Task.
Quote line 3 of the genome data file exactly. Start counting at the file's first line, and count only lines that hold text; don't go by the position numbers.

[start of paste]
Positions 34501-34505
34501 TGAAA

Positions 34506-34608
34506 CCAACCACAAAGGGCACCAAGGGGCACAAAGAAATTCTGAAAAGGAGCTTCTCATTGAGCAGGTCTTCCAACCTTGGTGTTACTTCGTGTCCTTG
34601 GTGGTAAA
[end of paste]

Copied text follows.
Positions 34506-34608